Calif. lawmakers want to crack down on gun use. Why is the ACLU opposed to it?

California GOP lawmakers are trying to guarantee that criminals who use guns during violent crimes spend time in prison.

California in recent years has built a reputation on clamping down on gun ownership and the use of weapons to commit violent crimes through a bevy of legally-questionable gun control measures.

Now, one of the top backers of those measures – the American Civil Liberties Union – has found a gun measure it doesn’t like.


The big picture: Asm. Bill Essayli (R–Corona) introduced AB 328 at the end of January and had over a dozen Republicans sign on as coauthors. 

  • Under existing law, judges have the authority to dismiss an enhancement if it is in the furtherance of justice. 
  • Essayli’s proposal would prohibit judges from dismissing specified firearms-related enhancements, which would require mandatory prison time for anyone who uses a gun during a violent crime. 
  • AB 328 provides two exceptions to its proposed rule – judges would still be allowed to dismiss an enhancement in a gang-related offense where the person did not personally use or intentionally discharge the firearm, and if the firearm was unloaded at the time of the offense. 

The backstory: The current law that AB 328 would change is the 10-20-life firearm law – called the Use of a Gun and You’re Done law – that provides the following enhancements that judges are allowed to dismiss: 

  • Someone who uses a firearm during an offense is subjected to an additional 10 years in prison. 
  • If the firearm is intentionally discharged the defendant is subject to an additional 20 years in prison. 
  • The defendant is subject to an additional sentence of 25-years-to-life in prison if the gun discharging results in great bodily injury or death.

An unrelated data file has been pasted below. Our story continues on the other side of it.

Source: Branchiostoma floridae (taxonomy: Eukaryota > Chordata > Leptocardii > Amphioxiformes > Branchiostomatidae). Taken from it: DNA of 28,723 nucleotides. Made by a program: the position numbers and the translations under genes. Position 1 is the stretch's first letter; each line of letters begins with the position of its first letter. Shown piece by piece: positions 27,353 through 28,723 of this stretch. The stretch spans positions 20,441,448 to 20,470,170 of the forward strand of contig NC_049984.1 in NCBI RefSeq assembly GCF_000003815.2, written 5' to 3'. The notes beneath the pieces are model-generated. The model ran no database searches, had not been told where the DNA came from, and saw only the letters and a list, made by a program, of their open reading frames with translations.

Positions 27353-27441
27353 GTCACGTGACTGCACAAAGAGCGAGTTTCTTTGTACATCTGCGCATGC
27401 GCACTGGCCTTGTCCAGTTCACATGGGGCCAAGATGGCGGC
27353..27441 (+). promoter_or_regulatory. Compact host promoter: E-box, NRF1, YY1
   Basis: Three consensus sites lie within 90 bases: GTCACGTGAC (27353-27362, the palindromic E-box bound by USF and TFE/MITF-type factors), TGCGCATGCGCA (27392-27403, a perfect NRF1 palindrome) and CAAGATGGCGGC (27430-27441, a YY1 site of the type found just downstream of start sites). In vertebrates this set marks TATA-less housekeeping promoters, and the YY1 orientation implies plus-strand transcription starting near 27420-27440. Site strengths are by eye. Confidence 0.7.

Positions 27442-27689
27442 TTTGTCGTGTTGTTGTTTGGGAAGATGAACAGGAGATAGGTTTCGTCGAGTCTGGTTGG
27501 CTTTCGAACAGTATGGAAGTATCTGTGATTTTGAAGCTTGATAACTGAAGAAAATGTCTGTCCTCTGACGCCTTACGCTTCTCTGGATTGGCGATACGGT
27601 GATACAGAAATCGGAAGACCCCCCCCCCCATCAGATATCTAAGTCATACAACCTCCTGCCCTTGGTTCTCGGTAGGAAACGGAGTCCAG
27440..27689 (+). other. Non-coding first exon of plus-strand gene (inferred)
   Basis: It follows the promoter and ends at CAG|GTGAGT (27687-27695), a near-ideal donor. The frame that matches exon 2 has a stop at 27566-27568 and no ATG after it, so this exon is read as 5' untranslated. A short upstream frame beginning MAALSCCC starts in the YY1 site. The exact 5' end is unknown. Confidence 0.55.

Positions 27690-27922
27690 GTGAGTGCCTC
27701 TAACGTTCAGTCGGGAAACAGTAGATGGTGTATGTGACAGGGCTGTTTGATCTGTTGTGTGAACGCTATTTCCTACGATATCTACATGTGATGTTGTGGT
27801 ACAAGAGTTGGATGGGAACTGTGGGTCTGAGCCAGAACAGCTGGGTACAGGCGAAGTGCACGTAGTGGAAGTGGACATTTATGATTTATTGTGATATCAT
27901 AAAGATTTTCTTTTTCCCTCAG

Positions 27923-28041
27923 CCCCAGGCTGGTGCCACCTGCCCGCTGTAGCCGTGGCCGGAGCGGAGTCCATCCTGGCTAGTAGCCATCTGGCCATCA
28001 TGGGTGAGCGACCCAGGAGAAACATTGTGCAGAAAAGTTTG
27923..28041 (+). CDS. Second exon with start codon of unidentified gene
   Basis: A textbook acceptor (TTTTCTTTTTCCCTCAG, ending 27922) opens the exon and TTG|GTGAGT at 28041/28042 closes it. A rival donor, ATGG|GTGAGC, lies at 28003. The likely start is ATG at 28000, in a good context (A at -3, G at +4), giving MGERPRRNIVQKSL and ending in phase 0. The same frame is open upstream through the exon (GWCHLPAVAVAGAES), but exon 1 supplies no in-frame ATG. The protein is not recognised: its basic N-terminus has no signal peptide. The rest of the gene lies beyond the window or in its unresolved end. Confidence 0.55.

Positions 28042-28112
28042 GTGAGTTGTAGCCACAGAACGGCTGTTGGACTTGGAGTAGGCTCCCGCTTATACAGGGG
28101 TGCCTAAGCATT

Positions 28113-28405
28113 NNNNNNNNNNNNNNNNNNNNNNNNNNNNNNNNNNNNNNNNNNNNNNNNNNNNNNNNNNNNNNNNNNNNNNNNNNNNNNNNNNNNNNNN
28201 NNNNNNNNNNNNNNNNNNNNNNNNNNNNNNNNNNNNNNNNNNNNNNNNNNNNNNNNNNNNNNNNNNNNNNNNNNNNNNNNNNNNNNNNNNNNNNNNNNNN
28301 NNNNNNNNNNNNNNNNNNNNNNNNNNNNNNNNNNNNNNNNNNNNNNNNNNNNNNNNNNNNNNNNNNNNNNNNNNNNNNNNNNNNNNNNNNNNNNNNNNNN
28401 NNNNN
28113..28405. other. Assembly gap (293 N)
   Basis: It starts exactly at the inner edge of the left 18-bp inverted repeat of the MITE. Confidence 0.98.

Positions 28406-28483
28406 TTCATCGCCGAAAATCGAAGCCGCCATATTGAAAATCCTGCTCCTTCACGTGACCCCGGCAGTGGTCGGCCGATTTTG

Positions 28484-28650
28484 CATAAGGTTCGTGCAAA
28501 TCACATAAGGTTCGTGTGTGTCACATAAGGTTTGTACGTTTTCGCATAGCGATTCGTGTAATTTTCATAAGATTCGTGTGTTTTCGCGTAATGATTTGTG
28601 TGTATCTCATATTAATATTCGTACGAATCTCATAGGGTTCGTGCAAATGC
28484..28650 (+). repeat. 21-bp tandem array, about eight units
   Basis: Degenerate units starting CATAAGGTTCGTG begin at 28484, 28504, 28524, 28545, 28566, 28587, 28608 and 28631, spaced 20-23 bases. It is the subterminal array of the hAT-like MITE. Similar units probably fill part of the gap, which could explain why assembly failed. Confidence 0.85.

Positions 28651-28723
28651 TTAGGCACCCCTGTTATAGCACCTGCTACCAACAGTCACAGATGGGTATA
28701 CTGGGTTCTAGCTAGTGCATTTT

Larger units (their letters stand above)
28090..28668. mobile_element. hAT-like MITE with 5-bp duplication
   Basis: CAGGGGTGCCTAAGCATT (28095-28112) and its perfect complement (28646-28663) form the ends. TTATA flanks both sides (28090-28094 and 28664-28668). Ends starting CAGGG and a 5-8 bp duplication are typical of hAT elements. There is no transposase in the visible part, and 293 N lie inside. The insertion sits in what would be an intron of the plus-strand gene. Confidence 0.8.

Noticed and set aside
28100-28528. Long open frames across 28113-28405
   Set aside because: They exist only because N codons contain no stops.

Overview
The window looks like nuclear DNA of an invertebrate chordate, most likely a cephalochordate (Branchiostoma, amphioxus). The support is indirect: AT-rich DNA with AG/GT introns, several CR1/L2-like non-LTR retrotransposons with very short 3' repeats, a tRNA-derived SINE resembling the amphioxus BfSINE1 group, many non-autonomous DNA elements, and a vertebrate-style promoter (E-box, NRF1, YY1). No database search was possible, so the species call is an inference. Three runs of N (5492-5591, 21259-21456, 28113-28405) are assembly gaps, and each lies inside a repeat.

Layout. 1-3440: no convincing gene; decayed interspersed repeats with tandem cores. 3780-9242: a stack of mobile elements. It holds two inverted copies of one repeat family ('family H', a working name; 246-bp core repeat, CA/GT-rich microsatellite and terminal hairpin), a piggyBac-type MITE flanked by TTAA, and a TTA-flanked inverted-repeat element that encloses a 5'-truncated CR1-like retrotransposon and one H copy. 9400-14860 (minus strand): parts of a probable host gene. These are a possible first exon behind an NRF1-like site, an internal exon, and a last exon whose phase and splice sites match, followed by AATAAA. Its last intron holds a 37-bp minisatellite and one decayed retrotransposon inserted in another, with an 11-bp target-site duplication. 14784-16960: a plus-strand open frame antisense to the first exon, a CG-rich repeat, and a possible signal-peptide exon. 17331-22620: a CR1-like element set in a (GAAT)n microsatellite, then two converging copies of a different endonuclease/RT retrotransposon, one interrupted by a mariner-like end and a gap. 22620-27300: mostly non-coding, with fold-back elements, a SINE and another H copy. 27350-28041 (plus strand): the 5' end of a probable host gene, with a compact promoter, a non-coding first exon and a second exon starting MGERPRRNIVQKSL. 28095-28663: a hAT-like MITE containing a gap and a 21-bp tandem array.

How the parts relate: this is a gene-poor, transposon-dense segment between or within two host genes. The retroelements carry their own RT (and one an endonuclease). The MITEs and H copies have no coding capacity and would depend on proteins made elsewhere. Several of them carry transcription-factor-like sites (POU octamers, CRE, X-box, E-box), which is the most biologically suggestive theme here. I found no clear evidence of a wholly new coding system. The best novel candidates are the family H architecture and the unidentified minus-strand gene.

• The legislature passed Senate Bill 620 in 2017 which gave judges the ability to dismiss the firearm enhancements in question. 

By the numbers: According to the California Department of Correction and Rehabilitation, there 6,255 enhancements imposed on 2,845 offenders from 2015-2017, the three years prior to SB 620. 

  • From 2018-2021 – three years after SB 620 became law – there were 6,078 enhancements imposed on 2,672 offenders. 

What they’re saying: In a letter to Essayli, the ACLU argued that his proposal would increase the number of “unjust sentence terms” imposed by judges. 

  • “There is no doubt that the foreseeable injustices of AB 328 will be disproportionately experienced by Black, American Indian, and Latinx men. Further,  history has conclusively proven that stripping judges of discretion efficiently facilitates prison overcrowding, which in turn results in inhuman prison conditions, cost taxpayers millions of dollars in litigation, and stymies rehabilitation. 
  • Essayli fired back on Twitter, calling for serious consequences for criminals who use guns to hurt others. 
  • “They argue that locking up the most dangerous criminals has no public safety benefit and is inherently racist. That’s ridiculous. Crime rates plummet when we remove the most violent criminals from society,” Essayli wrote. 
  • Essayli continued, “The majority of violent crime victims are minorities. For example, Black Americans make up 14% of the population, but 32% of all violent crime victims and 54.4% of homicide victims. These victims are the true disenfranchised members of society, not the criminals murdering them.” 
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